Graphic Public Service Announcement on Texting and Driving Released in UK, New Law in New York


FOXNews video segment on FOX & friends Thursday August, 20, 2009: In some cases people are more impaired, mentally, when texting while driving than when driving under the influence of alcohol.

Graphic video PSA for the awareness of the danger of texting while driving is at the bottom of this article.

Texting while driving has become an urgent problem because of the number of people that are involved in careless and inattentive behavior that can cause deadly accidents.

New York started a new law last night at midnight that prohibits the use of cell phones while driving. New York City Police Department now hands out $130 fines if you are caught talking on a cell phone while driving.

CELL PHONE CRASHES
2,600 DEATHS
12,000 SERIOUS INJURIES
636,000 CRASHES FROM CELL PHONES
— National Safety Council (unknown time span)

Just dialing a telephone can take your eyes off of the road 4.6 seconds. A car at traveling 55 mph will travel about 80 feet in 4.6 seconds.

Currently California, Connecticut, New Jersey, New York, Oregon, and Washington outlaw handheld cell phone use while driving. The City of Chicago already bans cell phone use while driving. The State of Illinois will have a texting-while-driving ban beginning with New Year’s Day 2010.

Today, there are more than 270 million wireless subscribers in the U.S. According to a 2008 national survey, roughly eight in ten (81 percent) of cell phone owners report that they talk on their cell phones while driving and one in five (18 percent) report that they send text messages while driving.

SMS text messaging is the most widely used data application on the planet, with 2.4 billion active users, or 74% of all mobile phone subscribers sending and receiving text messages on their phones.

In March 2009, a Nielsen.com blog ranked Twitter as the fastest-growing site in the Member Communities category for February 2009. Twitter had a monthly growth of 1,382 percent — compared to Facebook with an increase of 228 percent. Much of Twitter use is conducted via text messaging.

GRAPHIC PUBLIC SERVICE ANNOUNCEMENT REGARDING DANGER OF TEXTING AND DRIVING WITH PORTRAYAL OF A DEADLY CRASH BELOW …
[SPOILERS ARE LISTED BELOW CAPTION OF VIDEO]

SEND THIS VIDEO TO SOMEONE YOU THINK IS AT RISK OF SERIOUSLY INJURING OR KILLING THEMSELVES OR AN INNOCENT PEDESTRIAN, MOTORCYCLIST, BICYCLIST, PASSENGER OR OTHER DRIVER.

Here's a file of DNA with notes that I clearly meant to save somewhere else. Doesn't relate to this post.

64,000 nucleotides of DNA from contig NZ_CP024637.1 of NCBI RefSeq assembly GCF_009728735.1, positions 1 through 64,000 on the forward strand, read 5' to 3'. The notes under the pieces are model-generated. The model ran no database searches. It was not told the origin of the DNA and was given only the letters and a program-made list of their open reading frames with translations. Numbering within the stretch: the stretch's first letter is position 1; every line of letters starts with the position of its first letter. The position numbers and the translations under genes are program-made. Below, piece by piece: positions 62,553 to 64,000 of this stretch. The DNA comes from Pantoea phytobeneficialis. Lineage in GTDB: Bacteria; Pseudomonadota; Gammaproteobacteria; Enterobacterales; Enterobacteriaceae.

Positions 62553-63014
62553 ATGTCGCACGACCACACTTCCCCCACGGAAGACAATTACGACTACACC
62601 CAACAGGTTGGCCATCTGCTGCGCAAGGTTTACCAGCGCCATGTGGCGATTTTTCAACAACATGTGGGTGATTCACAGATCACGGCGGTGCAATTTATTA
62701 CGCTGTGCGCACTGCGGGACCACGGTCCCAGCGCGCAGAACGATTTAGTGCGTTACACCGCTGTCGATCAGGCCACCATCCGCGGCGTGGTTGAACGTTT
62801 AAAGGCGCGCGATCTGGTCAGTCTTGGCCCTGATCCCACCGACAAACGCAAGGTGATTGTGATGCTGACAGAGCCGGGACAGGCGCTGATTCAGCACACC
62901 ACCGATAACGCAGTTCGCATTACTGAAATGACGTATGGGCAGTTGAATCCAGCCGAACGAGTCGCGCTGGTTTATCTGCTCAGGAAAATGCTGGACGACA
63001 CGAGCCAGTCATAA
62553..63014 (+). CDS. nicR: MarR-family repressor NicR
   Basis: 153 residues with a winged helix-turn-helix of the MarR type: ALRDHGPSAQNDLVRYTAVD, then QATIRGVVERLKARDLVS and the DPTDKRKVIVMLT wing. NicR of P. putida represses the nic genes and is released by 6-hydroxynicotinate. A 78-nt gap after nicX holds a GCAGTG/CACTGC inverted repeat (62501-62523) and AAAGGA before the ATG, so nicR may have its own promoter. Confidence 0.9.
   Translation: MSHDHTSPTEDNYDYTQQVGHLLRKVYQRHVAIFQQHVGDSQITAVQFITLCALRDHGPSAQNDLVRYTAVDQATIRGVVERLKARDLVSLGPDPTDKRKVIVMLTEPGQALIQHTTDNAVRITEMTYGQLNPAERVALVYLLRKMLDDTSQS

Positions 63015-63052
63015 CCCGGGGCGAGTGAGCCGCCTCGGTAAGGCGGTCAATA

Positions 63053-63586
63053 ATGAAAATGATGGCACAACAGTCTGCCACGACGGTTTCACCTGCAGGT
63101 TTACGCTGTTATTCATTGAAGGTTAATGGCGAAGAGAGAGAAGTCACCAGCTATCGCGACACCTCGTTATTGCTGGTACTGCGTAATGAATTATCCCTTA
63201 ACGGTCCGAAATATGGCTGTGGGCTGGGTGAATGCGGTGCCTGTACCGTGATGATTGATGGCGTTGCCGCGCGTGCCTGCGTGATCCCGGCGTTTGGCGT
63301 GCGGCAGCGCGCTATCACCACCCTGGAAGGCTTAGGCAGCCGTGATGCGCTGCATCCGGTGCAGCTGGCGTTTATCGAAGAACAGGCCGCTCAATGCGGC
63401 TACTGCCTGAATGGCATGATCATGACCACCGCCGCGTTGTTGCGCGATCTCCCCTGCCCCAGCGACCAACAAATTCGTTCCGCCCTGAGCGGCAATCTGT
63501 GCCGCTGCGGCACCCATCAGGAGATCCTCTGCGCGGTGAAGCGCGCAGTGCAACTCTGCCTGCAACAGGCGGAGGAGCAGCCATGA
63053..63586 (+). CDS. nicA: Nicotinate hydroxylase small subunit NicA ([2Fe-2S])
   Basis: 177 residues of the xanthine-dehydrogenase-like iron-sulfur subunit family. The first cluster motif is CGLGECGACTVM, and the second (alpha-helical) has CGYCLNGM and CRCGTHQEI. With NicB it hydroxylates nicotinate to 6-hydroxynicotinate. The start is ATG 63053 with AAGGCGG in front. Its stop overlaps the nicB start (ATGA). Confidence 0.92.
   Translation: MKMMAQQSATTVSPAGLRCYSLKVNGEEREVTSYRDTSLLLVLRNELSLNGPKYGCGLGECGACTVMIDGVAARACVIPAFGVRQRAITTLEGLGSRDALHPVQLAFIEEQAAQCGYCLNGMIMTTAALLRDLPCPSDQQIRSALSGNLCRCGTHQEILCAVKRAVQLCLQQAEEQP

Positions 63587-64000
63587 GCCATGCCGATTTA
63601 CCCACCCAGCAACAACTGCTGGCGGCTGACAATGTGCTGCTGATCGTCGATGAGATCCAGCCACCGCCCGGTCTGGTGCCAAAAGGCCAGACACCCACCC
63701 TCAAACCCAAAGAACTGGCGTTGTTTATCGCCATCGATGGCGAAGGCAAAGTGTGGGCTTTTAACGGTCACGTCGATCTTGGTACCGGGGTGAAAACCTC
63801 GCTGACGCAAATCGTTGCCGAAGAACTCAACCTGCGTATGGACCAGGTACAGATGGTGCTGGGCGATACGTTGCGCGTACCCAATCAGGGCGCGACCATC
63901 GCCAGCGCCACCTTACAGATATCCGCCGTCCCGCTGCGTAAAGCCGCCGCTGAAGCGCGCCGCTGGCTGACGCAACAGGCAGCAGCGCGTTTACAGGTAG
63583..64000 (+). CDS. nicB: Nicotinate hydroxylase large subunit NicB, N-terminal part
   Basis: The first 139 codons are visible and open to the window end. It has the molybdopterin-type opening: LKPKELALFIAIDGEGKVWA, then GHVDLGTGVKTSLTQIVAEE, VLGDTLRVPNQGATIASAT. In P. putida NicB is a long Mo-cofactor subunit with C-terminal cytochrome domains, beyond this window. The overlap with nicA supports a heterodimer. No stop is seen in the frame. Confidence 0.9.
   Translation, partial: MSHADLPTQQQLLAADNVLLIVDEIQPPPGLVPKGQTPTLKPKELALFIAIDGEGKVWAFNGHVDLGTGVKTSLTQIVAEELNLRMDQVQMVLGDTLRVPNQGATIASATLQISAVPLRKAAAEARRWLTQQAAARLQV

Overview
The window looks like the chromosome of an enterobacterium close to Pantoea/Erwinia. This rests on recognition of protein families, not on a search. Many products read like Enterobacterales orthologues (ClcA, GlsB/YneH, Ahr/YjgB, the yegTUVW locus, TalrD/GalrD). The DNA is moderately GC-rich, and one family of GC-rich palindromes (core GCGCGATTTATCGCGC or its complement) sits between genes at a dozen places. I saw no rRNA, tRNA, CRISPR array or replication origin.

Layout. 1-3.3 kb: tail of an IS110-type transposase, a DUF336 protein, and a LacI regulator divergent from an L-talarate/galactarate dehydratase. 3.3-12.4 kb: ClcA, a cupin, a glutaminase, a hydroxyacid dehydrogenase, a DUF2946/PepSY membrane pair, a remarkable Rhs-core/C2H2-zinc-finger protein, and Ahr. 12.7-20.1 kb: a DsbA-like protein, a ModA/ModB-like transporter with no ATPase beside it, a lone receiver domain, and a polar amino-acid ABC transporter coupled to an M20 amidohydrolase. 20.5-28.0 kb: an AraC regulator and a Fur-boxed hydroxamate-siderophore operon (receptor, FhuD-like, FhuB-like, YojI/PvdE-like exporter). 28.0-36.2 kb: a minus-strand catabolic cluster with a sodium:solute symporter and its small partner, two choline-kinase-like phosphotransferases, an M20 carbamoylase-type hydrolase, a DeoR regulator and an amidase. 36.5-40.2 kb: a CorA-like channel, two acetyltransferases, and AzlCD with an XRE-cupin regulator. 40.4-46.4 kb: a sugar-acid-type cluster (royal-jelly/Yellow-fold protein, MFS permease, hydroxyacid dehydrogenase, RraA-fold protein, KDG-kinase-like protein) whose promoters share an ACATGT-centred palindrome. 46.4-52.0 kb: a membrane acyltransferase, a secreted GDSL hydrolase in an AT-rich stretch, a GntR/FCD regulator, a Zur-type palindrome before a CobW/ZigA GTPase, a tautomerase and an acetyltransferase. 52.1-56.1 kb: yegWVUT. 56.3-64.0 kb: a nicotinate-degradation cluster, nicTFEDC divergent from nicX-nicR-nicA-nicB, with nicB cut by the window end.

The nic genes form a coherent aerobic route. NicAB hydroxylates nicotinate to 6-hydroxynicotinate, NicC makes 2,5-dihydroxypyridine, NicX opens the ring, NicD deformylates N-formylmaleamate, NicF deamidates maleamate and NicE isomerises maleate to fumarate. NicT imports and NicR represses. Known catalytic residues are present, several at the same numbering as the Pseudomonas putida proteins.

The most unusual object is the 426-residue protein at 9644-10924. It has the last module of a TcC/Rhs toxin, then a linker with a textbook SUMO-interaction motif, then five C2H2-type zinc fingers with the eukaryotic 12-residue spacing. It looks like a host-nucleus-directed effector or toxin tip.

What is shown in the graphic PSA on texting from the United Kingdom?
A PSA video has been produced in Wales as part of a 30-minute deterrent movie to educate teens about the dangers of texting while driving.The video shows a teen female driver texting and talking to passengers while driving immediately prior to a head-on collision that kills four people and injures several others. The crash scene, which is disturbing to view for many, is displayed in slow motion — showing the ‘second collisions’ of traumatized bodies and heads hitting the interior frame of the vehicles. The video then proceeds to show a series of events: bystanders approaching the victims in the cars, the first responder response, police management of the accident scene, and firefighter/paramedics in rescue operations with two vehicle extrication procedures occurring simultaneously. One extrication involves prying and cutting driver door hinges and the other extrication involves cutting roof posts of another car to peel back the roof of the car. The video shows authentic spinal stabilization methods with backboards and C-spine precautions by rescue personnel. Most victims are unconscious with bleeding head trauma.

The rescue also shows multiple airlifts by at least two medical transport helicopters (air ambulances) that use landing zones on the highway near the accident scene. The driver of vehicle #2 is unconscious with his children crying for him to wake up. An infant in vehicle #2 appears to be in traumatic cardiac arrest — assumed by the camera’s pause on the infant’s face with non-blinking eyes, fixed and dilated pupils, and lack of crying.

The accident is portrayed to occur near the city limits of Tredegar, which is a town in the county borough of Blaenau Gwent, situated on the River Sirhowy in the Sirhowy Valley in southeast Wales. The Gwent Police (Welsh: Heddlu Gwent) is the territorial police force responsible for policing the local authority areas of Blaenau Gwent, Caerphilly, Monmouthshire, Newport and Torfaen in southeast Wales. The video presented in the UK was performed with local actors and the Gwent police department. Gwent police worked with filmmaker Peter Watkins-Hughes on the video, which stars local drama students Jenny Davies as Cassie, Amy Ingram as Emm, and Laura Quantick as Jules.

The first bystander who arrives to help the accident victims appears to speak something in Cymraeg (Welsh) spoken natively in Wales. The uniform of one of the officers has a banner on the back of his uniform that displays HEDDLU, which is the Welsh word for ‘police’ and refers to one of the four police forces in Wales. Accidents in Wales are called Road Traffic Collisions (RTC). In the United states they are called Motor Vehicle Accidents (MVA) or Motor Vehicle Collision (MVC).

See related links …
jawsoflife.com — Official site of HURST JAWS OF LIFE

gwent.police.uk — Official site of Gwent Police
south-wales.police.uk — Official site of South Wales Police